The left-leaning Economist’s Berlin bureau chief enjoyed a brief stint in political leadership Tuesday evening, giving his new concept the Radical party a soft launch on social media, before immediately stepping away from the idea.
Giving his anti-Brexit, pro-Britain joining the Europ currency and European army, and high tax party a name, logo, and Twitter account, journalist Jeremy Cliffe boasted he was getting 45 emails from interested potential members a minute, reports Westminster political gossip blog Guido Fawkes.
— Jeremy Cliffe (@JeremyCliffe) October 18, 2017
Yet just hours later, the hapless journalist was apparently forced out of his own party, possibly by his employer, as he said in a statement: “It is also clear from the — entirely unanticipated — scale of this unplanned experiment that taking this forward would not be compatible with my job as Berlin Bureau Chief for The Economist.”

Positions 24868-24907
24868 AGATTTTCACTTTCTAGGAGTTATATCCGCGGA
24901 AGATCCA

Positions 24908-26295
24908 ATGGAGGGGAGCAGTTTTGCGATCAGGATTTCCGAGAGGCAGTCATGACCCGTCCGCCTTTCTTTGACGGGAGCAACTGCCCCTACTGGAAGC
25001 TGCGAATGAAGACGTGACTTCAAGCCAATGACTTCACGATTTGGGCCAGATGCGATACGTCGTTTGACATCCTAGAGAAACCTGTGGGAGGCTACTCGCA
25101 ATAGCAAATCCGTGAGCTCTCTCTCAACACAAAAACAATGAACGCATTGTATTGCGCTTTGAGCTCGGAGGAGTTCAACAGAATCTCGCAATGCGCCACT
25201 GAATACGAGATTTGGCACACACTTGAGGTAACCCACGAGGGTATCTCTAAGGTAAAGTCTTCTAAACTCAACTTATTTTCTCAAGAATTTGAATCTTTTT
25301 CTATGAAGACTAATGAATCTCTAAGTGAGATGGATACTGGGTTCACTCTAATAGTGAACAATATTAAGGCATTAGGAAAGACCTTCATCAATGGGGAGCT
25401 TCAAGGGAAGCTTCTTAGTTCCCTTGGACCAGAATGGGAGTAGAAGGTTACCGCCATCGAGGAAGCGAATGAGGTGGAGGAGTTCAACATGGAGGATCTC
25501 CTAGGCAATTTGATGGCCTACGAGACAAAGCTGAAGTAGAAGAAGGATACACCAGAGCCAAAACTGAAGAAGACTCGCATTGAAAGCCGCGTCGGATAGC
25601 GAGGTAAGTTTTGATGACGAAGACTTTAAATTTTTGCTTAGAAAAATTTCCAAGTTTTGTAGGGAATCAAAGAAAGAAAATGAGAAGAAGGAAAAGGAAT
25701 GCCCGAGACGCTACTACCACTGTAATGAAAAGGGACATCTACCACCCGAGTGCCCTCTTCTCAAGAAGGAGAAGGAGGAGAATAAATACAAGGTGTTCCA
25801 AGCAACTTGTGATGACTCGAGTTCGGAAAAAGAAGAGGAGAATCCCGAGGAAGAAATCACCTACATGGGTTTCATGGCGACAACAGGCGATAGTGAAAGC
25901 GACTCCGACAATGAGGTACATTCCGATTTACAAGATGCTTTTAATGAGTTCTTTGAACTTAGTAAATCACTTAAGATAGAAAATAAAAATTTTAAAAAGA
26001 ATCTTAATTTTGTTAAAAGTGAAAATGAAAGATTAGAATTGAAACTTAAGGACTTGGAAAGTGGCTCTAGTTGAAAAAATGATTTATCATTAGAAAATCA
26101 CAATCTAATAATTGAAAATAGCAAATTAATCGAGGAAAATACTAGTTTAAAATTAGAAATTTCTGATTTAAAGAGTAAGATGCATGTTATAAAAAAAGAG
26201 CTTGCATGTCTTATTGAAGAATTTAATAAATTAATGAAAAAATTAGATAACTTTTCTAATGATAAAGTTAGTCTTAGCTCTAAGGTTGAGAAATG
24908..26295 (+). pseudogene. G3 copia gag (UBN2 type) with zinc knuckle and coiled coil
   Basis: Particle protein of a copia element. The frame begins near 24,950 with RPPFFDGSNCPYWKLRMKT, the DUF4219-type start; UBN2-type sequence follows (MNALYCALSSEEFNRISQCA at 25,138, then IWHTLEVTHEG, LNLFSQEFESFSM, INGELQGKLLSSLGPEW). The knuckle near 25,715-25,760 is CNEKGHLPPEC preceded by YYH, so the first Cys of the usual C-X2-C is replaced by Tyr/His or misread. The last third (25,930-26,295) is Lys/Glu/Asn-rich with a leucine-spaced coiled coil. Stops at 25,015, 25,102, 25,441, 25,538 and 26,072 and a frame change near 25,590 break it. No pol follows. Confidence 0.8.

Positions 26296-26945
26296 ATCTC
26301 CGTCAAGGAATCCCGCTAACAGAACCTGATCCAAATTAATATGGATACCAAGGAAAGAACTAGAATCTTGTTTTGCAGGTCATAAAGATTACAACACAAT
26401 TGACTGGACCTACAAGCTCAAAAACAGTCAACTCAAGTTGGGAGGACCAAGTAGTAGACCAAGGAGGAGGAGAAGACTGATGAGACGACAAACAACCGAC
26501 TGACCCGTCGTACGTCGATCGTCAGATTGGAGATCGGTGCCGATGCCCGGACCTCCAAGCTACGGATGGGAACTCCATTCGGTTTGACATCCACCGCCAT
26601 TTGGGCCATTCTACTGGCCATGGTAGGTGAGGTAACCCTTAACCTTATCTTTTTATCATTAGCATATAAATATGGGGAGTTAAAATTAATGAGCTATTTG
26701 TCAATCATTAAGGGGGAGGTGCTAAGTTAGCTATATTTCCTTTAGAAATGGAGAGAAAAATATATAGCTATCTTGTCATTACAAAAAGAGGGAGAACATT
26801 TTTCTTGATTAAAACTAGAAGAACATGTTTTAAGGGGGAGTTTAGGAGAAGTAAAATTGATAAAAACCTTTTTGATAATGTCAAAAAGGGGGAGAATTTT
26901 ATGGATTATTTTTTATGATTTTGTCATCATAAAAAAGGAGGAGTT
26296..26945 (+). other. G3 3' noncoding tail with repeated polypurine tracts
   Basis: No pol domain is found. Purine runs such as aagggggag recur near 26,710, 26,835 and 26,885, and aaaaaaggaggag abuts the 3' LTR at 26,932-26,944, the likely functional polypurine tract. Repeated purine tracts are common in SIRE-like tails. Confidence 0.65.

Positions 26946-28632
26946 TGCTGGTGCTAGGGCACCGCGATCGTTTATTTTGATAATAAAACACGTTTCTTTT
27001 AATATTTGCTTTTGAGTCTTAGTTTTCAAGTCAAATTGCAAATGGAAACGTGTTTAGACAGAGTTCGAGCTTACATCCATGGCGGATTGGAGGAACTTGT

Despite that little setback, Cliffe remained determined to not allow the nascent movement he had sparked to die, and so vowed to pass the list of potential supporters onto a new management committee who would work to see their goals implemented.
Among other policy pronouncements made in the first hours of the Radicals’ concept going live were halting Article 50, creating a “UK-Germany economic axis” and “UK-France security axis”, pushing for the EU army headquarters to be in the United Kingdom, and making Conservative remain campaigner Ken Clarke the next EU commission president.
The strange episode will recall the brief foray into internet-stardom by George Osborne loyalist and former Department for Brexit Chief of Staff James Chapman — Chappers — who used his August holiday to Greece to launch foul-mouthed rants at what he called “Brexit Jihadis” including Nigel Farage, and launch a new political party. Called the Democrats, like Cliffe’s attempt, Chappers’ party was, too, a centrist movement determined to stop Brexit.
As well as promising his Democrats would take power in 2019, Chapman also called for IQ tests for voters, and for Nick Clegg’s Spanish wife Miriam to be made foreign secretary.
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